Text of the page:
Guinea Economic Outlook
- In 2016, growth bounced back to 4.9% thanks to political appeasement and good performance in mining and agriculture after two years of weak growth (1.1% in 2014 and 0.1% in 2015) mainly due to the Ebola epidemic.
- Social cohesion and reducing inequalities have remained pressing challenges in a context of endemic poverty, which is worse in rural areas.
- Turning the authorities’ vision for change into economic and social progress is encumbered by a systemic shortage in the administration’s capacities and piecemeal, poorly co-ordinated implementation of decisions and actions.
In 2016, the end of the Ebola epidemic brought the country out of isolation and broadened its export opportunities. National dialogue in October 2016 resulted in a political agreement, easing the general climate. The 2012 macroeconomic programme supported by the International Monetary Fund (IMF) Extended Credit Facility (ECF) and backed by the country’s other partners reached a satisfactory conclusion. For the first time in its history, the country was able to conclude a programme with the IMF.
The slowdown in activity that had marked the three previous years was reversed. In 2016, growth stood at an estimated 4.9%, up from 0.1% in 2015. The national economic and social development plan (PNDES) 2016-20 is focused on governance, transforming the economy, developing human capital and sustainable management of the country’s resources. The PNDES projects median growth at 6.5% for 2016-20, driven by recovery in the industrial sector (23.6% of gross domestic product [GDP]) through revitalised activity in the mining sub-sector (12.3%).
Reforms were pursued, though at a slower pace due to the human and financial effort needed to fight Ebola. This covered the organic law relating to finance (Loi organique relative aux lois de finances) and the legal frameworks for financial and public sector governance, plus the regulatory framework of public-private partnership (PPP) projects. An audit of public procurement confirmed the existence of poor practices in infrastructure investment expenditure (e.g. on roads, energy, etc.) in 2014 and 2016, showing that less than 14% of public procurement had complied with the rules governing it. Along with the implementation of measures to strengthen public procurement procedures, a more careful and rigorous oversight of expenditure in 2016 has helped to streamline infrastructure spending.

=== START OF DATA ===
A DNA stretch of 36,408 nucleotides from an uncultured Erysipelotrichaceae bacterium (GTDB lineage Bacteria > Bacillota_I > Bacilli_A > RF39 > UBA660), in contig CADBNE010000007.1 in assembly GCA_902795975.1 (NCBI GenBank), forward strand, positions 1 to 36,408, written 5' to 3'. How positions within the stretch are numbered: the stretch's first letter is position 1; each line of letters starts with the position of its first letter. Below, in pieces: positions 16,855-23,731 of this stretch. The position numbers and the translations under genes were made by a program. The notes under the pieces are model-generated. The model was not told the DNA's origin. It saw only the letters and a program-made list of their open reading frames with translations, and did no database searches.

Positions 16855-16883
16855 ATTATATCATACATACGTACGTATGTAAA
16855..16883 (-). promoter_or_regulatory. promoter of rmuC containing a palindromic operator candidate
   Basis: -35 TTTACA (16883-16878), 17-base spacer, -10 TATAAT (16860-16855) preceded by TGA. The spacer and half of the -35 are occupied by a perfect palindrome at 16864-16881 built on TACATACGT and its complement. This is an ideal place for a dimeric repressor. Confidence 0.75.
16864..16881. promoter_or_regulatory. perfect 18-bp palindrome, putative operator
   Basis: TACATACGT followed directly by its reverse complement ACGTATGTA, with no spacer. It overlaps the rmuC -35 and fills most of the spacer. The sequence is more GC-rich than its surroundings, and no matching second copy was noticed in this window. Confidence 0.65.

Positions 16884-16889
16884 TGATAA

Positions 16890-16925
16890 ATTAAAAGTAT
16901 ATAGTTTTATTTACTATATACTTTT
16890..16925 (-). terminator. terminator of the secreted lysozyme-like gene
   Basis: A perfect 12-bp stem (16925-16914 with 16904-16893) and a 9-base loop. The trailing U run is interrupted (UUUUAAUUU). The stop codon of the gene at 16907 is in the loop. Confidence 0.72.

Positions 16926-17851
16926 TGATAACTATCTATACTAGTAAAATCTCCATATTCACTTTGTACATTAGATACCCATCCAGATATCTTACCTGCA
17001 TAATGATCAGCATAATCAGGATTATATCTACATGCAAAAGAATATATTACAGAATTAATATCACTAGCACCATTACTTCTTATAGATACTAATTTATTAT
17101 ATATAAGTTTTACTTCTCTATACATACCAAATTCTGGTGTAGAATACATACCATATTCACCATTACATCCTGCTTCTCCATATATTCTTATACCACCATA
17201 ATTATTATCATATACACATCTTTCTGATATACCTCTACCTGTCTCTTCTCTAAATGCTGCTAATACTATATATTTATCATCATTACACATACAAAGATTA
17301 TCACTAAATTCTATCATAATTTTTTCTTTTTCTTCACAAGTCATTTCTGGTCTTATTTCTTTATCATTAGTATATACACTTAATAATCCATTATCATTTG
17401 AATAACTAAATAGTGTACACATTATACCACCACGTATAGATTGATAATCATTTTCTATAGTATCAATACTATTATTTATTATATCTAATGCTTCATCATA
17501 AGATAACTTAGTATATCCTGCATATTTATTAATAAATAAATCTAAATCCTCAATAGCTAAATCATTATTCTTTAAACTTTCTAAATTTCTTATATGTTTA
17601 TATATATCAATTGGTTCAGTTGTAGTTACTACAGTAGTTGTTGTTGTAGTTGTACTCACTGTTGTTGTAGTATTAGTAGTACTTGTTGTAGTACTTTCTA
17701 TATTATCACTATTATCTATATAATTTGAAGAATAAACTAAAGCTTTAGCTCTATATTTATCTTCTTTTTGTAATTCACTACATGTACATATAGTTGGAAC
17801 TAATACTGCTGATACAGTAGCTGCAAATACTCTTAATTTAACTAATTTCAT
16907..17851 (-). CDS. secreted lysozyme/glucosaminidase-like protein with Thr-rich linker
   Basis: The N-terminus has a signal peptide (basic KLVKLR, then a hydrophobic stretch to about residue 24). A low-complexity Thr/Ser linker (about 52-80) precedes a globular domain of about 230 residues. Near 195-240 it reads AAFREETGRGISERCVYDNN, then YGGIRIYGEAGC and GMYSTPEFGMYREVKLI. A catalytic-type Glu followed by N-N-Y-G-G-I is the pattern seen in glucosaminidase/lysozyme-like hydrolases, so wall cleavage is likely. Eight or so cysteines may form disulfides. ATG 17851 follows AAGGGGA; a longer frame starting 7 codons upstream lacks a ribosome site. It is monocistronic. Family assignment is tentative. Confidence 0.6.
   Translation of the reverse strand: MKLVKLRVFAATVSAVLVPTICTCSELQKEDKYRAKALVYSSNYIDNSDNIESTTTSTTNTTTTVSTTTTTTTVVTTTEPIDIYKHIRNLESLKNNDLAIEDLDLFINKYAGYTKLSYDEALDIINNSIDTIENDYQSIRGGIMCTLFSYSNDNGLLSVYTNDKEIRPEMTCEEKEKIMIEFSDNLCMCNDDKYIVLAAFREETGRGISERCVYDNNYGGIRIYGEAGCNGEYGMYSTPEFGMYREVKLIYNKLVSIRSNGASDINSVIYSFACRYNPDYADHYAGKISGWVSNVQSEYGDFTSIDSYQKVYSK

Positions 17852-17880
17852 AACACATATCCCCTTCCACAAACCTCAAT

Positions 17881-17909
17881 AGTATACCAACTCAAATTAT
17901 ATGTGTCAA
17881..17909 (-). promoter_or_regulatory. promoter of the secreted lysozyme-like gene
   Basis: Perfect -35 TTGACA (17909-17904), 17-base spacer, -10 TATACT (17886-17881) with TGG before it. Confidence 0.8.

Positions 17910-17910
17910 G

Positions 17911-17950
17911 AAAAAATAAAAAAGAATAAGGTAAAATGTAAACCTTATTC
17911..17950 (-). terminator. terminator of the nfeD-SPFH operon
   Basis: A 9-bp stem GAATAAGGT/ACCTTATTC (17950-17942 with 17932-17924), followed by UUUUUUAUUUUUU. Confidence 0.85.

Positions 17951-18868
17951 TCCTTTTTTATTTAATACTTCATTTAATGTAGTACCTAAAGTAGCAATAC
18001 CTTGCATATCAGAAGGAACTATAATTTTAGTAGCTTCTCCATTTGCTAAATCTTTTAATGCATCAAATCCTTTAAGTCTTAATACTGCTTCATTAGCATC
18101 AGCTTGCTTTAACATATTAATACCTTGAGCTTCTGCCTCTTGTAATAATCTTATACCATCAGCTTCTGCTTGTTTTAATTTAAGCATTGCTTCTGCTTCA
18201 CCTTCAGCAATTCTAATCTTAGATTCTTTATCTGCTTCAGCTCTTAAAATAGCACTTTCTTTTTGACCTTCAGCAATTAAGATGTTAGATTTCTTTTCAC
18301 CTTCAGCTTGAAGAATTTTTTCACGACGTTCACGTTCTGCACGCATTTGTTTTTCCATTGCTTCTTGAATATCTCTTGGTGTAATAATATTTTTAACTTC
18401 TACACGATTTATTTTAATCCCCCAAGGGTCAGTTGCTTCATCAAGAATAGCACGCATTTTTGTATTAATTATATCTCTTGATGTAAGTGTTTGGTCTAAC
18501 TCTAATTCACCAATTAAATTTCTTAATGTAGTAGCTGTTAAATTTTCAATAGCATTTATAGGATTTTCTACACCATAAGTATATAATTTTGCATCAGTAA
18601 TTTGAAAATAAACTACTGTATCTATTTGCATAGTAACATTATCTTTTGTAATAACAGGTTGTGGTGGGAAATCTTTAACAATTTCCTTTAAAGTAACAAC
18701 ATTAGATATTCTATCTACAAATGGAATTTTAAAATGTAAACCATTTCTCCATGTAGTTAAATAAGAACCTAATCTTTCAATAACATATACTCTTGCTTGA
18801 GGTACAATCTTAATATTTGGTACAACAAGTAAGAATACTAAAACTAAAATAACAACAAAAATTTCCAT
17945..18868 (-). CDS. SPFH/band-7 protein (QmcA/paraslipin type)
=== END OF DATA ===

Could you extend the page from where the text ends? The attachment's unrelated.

The PNDES has placed infrastructure insufficiency and deterioration, as well as its financing, at the core of policy discussions. The government has asked its partners to increase their concessional funding of infrastructure, but as potential financing is expected to be limited, it has also stressed stepping up reforms aimed at mobilising domestic resources and resorting to more non-concessional loans. As regards the latter, it has been generally agreed that the spiral of over-indebtedness must be avoided. Before an advisory group is set up in the last quarter of 2017 on the funding of the PNDES 2016-20, the government plans to negotiate a new programme backed by the IMF and its other partners, which would include more non-concessional debt to finance the ambitious PNDES infrastructure programme.